“She had a heart of gold, but she had to be stern because she was the event planner. She had this warm heart but yet she was strong and firm when she needed to be and her position called for that,” Pickus recalls. “It was the perfect balance. Every time I saw her, she had this gleaming smile on her face and was always greeting people and wanting to make sure people at our synagogue were comfortable and had the support that they needed in terms of the events.”
Pickus says @properties has been extremely supportive of its brokers and the community since the tragedy, including making a substantial donation to the July 4 Highland Park Shooting Response Fund and supporting its employees mental and emotional health.
“My company put out on its website suggesting everyone make donations to the Highland Park Community Foundation,” he says. “I don’t know the specific amount, but we also made a substantial contribution.”
@properties is also hosting breakfasts in the community where its brokers on the North Shore can get together and talk about their experiences that day and look toward the future. The efforts are being led by North Shore Managing Broker Gorge Abreu.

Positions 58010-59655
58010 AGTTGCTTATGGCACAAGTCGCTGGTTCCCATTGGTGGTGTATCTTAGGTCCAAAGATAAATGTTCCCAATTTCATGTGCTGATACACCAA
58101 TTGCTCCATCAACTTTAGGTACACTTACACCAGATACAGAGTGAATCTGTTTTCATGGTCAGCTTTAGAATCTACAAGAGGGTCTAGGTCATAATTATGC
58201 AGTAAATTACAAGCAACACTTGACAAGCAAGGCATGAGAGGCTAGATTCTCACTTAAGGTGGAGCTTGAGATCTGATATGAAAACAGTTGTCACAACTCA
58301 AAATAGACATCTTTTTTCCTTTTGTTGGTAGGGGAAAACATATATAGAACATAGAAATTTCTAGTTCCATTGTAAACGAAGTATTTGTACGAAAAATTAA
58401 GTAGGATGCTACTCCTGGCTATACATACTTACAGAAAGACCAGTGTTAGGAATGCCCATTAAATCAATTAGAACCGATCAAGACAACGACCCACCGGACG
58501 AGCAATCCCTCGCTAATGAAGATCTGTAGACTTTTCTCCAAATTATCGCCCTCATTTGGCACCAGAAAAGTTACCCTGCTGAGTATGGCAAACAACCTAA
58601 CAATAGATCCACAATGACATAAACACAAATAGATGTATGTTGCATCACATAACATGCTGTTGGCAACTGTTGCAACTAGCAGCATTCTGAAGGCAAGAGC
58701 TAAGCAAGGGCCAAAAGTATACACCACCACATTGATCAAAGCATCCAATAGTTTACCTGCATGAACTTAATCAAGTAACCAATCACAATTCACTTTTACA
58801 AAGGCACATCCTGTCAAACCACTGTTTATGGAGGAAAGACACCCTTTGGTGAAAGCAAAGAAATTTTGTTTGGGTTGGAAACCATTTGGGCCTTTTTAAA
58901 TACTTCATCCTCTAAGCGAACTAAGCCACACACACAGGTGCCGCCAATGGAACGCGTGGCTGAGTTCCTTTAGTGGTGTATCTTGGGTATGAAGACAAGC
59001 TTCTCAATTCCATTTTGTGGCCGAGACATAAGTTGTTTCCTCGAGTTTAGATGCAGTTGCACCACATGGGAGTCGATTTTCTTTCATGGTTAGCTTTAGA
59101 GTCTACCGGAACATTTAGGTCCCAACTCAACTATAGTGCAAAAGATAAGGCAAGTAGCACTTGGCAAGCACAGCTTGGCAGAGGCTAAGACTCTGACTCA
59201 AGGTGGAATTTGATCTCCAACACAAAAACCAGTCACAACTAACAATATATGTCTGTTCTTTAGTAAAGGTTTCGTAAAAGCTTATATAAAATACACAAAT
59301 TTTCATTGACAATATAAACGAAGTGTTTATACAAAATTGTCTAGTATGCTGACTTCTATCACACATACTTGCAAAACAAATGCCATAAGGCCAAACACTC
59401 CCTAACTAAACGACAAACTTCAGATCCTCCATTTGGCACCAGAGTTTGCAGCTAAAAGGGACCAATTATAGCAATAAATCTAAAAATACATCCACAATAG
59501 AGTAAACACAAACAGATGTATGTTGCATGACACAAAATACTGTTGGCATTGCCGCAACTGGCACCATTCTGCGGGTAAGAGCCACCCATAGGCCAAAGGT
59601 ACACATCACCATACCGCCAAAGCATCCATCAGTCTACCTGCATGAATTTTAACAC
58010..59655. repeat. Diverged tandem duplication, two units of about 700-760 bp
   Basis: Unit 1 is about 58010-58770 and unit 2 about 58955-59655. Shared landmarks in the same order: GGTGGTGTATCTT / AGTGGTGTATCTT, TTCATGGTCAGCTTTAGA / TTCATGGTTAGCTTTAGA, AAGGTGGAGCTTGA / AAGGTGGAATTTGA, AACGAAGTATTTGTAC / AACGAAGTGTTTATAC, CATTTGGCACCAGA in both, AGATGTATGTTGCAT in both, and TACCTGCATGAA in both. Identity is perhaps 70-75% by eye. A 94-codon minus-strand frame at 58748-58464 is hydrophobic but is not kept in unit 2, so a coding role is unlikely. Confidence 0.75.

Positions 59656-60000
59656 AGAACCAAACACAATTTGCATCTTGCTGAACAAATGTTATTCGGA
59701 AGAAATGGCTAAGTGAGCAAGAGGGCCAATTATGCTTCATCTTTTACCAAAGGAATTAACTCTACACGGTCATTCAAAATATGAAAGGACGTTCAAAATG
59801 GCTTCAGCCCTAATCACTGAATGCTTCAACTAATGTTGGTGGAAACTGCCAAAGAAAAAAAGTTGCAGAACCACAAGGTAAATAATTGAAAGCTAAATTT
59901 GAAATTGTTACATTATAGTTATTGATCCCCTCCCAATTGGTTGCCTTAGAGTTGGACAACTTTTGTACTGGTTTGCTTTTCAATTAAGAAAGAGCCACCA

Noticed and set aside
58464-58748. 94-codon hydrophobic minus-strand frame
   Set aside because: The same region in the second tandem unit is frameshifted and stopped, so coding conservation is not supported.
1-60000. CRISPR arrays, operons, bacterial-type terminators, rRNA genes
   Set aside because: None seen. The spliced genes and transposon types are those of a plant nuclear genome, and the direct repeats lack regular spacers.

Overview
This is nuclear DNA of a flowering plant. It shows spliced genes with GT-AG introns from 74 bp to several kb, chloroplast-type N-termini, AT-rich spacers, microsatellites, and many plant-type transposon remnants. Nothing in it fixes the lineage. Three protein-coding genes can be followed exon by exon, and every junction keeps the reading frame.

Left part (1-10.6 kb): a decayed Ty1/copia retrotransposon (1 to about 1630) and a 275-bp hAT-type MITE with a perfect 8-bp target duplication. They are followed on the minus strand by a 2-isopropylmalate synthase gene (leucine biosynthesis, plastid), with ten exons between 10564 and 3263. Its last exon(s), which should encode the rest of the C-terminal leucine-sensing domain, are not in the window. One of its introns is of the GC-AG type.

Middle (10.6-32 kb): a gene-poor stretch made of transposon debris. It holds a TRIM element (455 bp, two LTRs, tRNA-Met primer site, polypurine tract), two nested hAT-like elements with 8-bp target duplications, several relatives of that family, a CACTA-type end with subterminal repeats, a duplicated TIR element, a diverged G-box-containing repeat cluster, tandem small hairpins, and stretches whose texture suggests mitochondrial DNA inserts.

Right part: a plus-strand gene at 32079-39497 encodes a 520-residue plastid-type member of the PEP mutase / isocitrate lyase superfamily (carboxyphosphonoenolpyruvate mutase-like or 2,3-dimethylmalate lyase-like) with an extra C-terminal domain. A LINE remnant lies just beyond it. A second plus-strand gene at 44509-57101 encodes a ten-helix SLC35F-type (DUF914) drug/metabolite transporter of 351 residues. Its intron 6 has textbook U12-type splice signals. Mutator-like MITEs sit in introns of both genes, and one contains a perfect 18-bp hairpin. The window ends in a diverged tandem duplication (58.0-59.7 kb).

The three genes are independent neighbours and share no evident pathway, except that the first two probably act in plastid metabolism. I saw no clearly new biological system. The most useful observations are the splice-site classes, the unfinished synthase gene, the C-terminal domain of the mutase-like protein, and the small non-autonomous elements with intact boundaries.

“Gorge was so on top of this. He was with the parade marchers, which really shook us all. He started a text chain and has been reaching out to us to make sure we’re OK,” says Pickus. “He had a lunch all of us just to get together and chat and it really helps to be able to talk about it especially with someone who experienced the same thing you have.”
More importantly, Pickus says, is how the whole community continues to support each other. It’s a sign of strength.
“The community is really coming together, and I feel like we’ve been pushed down, but we’re going to come back stronger,” he says. “What’s transpired is always going to be in our hearts, but in the end, we’re going to be stronger and come together—united as one.”
MAY THEIR MEMORY BE A BLESSING
The North Shore community continues to honor and remember the seven people who lost their lives in Highland Park on July 4. They include:
Katherine Goldstein of Highland Park, 64 years old.
Irina McCarthy of Highland Park, 35 years old.
Kevin McCarthy of Highland Park, 37 years old.
Jacquelyn Sundheim of Highland Park, 63 years old.
Stephen Straus of Highland Park, 88 years old.
Nicolas Toledo-Zaragoza of Morelos, Mexico, 78 years old.
Eduardo Uvaldo of Waukegan, 69 years old.